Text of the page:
FASTFACTS

Born in Spain, Mina El-Hammani is of Moroccan origins and began her acting career in 2014. She is known for Spanish TV shows “El Príncipe” and “Servir y proteger” and British TV series, “The State.”


UAE gift helps French palace reopen ‘forgotten theater’

Updated 18 June 2019
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UAE gift helps French palace reopen ‘forgotten theater’

  • Now called the Sheikh Khalifa bin Zayed Al-Nahyan Theatre, it is the latest example of the close relations between Paris and Abu Dhabi
  • The UAE capital already hosts the Louvre Abu Dhabi, opened by Crown Prince Mohammed bin Zayed and President Emmanuel Macron in 2017

FONTAINEBLEAU: An exquisite 19th-century French theater outside Paris that fell into disuse for one and half centuries has been restored with the help of a €10 million donation from oil-rich Abu Dhabi.
The Napoleon III theater at Fontainebleau Palace south of Paris was built between 1853 and 1856 under the reign of the nephew of emperor Napoleon I.
It opened in 1857 but was used only a dozen times, which has helped preserve its gilded adornments, before being abandoned in 1870 after the fall of Napoleon III.
But during a state visit to France in 2007, Sheikh Khalifa, ruler of Abu Dhabi and president of the United Arab Emirates, was reportedly entranced by the abandoned theater and offered €10 million ($11.2 million) on the spot for its restoration.
After a project that has lasted 12 years the theater is now being reopened.
An official inauguration is expected soon, hosted by French Culture Minister Franck Riester and attended by UAE Foreign Minister Abdullah bin Zayed Al-Nahyan.
Now called the Sheikh Khalifa bin Zayed Al-Nahyan Theatre, it is the latest example of the close relations between Paris and Abu Dhabi.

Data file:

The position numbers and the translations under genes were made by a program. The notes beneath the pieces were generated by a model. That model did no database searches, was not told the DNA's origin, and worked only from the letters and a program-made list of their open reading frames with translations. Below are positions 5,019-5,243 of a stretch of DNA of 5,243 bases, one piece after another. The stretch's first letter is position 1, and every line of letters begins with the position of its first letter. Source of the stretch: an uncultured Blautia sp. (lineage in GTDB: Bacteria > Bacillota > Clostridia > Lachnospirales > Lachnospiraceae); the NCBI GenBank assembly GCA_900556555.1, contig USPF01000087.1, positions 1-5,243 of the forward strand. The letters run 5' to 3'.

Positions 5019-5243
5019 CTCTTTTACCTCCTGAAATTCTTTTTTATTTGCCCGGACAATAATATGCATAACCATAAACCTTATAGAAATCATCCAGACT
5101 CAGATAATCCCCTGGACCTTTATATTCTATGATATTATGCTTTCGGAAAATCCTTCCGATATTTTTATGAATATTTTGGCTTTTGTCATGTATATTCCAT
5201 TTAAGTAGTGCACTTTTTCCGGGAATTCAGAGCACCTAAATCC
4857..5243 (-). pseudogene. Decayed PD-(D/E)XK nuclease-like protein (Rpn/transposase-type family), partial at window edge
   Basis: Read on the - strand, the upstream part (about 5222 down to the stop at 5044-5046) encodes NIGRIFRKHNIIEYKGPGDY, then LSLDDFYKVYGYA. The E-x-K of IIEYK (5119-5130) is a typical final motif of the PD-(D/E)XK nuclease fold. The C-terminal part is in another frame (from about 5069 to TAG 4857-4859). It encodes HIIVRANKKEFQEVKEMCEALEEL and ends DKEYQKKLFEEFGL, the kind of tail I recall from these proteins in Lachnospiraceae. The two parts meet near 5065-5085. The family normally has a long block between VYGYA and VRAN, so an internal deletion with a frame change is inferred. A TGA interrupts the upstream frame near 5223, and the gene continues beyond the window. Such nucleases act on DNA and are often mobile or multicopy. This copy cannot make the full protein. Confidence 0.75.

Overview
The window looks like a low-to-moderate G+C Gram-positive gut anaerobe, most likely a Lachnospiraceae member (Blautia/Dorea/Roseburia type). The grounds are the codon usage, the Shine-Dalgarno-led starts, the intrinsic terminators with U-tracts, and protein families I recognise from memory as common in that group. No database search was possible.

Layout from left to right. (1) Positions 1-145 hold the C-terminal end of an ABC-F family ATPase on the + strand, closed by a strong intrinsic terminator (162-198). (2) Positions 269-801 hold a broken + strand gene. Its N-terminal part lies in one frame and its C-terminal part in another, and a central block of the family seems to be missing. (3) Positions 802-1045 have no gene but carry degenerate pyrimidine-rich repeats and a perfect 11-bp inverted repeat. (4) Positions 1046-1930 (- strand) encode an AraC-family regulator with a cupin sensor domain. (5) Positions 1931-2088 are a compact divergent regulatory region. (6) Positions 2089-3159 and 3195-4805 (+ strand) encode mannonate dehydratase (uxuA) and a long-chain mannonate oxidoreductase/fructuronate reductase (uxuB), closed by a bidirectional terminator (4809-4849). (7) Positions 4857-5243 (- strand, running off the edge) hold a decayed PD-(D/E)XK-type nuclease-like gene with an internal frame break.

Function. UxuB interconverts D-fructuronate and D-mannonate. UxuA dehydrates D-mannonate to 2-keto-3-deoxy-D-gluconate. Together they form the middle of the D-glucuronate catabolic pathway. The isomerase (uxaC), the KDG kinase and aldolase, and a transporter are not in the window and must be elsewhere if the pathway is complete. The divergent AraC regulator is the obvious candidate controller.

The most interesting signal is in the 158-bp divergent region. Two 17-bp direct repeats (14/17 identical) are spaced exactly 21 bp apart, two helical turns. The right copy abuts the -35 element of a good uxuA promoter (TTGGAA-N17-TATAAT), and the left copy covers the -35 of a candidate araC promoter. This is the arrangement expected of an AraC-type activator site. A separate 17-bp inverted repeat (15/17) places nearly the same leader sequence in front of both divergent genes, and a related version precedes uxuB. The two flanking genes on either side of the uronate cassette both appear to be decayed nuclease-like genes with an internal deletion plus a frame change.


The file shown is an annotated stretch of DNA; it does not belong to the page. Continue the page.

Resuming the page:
The UAE capital already hosts the Louvre Abu Dhabi, opened by Crown Prince Mohammed bin Zayed and President Emmanuel Macron in 2017, the first foreign institution to carry the name of the great Paris museum.
For all its ornate beauty, the theater has hardly ever been used for its orginal purpose, hosting only a dozen performances between 1857 and 1868, each attended by around 400 people.
“While it had been forgotten, the theater was in an almost perfect state,” said the head of the Fontainebleau Palace, Jean-Francois Hebert.
“Let us not waste this jewel, and show this extraordinary place of decorative arts,” he added.
According to the palace, the theater is “probably the last in Europe to have kept almost all its original machinery, lighting and decor.”
Having such a theater was the desire of Napoleon III’s wife Eugenie. But after the defeat, his capture in the Franco-Prussian war in 1870 and the declaration of France’s Third Republic, the theater fell into virtual oblivion.
Following the renovation, the theater will mainly be a place to visit and admire, rather than for regularly holding concerts.
“The aim is not to give the theater back to its first vocation” given its “very fragile structure,” said Hebert.
Short shows and recitals may be performed in exceptional cases, under the tightest security measures and fire regulations. But regular guided tours will allow visitors to discover the site, including the stage sets.
The restoration aimed to use as little new material as possible, with 80 percent of the original material preserved.
The opulent central chandelier — three meters high and 2.5 meters wide — has been restored to its original form.